Transnet sues former executives over locomotive tender

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Transnet sues former executives over locomotive tender

Transnet has taken legal action against a number of its former executives over a controversial locomotives tender, the City Press reports.

On Friday, the company sent subpoenas to former CFO Anoj Singh, former group treasurer Phetolo Ramosebudi, former group CFO Garry Pita, and former CEO Siyabonga Gama.
 
And that passenger train on the picture has what exactly to do with the story about locomotives corruption?
 
Legal action - like in suing means they will not get a single cent back from these people and no criminal charges or jail time. What they should have done is realize the money is gone and will never be recovered. Open straight criminal charges and let them go to jail. Unfortunately, this is not how the ANC rolls. African solutions for African problems.
 
Legal action - like in suing means they will not get a single cent back from these people and no criminal charges or jail time. What they should have done is realize the money is gone and will never be recovered. Open straight criminal charges and let them go to jail. Unfortunately, this is not how the ANC rolls. African solutions for African problems.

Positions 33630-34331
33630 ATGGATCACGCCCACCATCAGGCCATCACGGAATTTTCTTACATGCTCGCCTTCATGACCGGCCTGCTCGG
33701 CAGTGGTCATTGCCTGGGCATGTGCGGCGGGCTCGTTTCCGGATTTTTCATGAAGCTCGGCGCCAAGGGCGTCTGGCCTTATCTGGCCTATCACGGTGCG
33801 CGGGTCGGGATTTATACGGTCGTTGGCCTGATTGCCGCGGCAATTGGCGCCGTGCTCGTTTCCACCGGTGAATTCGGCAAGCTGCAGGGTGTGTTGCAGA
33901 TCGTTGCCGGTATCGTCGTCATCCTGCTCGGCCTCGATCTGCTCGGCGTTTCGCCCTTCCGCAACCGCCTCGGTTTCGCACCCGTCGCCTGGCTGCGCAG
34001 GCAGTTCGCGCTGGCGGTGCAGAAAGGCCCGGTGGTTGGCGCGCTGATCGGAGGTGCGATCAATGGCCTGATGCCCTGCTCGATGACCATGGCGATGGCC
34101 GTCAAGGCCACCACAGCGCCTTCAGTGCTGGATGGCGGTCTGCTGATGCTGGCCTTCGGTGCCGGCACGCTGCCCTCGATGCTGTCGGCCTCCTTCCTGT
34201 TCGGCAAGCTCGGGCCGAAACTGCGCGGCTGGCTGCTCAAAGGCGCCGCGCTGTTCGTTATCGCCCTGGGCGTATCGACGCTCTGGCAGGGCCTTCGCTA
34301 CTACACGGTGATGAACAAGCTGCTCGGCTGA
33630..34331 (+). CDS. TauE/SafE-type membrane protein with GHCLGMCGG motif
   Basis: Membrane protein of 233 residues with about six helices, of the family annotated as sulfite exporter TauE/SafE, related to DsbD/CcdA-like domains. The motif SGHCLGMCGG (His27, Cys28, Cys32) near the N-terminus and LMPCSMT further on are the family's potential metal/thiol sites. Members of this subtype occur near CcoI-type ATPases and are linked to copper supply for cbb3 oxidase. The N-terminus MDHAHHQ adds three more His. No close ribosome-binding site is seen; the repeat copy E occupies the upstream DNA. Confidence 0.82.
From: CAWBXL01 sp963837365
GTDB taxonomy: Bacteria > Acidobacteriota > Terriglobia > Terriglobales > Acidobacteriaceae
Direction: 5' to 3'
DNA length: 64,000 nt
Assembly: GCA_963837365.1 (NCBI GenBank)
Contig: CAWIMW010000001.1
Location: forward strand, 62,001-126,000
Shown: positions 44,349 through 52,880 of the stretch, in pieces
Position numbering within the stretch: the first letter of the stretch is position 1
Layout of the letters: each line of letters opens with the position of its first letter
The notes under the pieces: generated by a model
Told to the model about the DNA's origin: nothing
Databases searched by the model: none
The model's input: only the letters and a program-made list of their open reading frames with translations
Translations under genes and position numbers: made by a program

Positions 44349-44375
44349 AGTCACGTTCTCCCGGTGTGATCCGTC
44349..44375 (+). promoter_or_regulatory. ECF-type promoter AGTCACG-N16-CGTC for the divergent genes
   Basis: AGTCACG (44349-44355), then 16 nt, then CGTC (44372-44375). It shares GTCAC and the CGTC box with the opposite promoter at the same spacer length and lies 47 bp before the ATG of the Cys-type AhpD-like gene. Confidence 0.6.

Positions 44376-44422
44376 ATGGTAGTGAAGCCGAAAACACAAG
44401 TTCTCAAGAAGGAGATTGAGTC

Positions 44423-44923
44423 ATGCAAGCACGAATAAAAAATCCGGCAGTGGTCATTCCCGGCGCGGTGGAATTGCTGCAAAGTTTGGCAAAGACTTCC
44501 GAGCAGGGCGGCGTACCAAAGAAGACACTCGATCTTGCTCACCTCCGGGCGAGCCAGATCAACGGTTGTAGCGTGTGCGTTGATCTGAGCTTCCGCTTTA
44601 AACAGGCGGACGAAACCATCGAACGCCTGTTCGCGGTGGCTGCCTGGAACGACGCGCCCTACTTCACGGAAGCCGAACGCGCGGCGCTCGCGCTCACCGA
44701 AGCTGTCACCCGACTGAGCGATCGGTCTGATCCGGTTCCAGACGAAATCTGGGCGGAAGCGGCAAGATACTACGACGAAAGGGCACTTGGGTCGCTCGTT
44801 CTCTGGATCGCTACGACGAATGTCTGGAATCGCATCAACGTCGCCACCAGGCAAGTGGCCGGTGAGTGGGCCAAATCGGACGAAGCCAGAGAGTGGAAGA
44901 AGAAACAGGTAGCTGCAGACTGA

My own thoughts were along those lines upon reading the article. If what is said is true and provable in court, why open up a civil case? Should this not be a criminal case? Or is there something we don't know?
 
My own thoughts were along those lines upon reading the article. If what is said is true and provable in court, why open up a civil case? Should this not be a criminal case? Or is there something we don't know?

Thing is, they know with a civil case there can be no imprisonment. These people will at most be ordered to repay the damages suffered. In their personal capacities they will not have the funds and that will be the end of this. The ANC will claim they have successfully prosecuted the offenders and they must pay back the money. There will be no consequences. This should have ended up in a criminal court.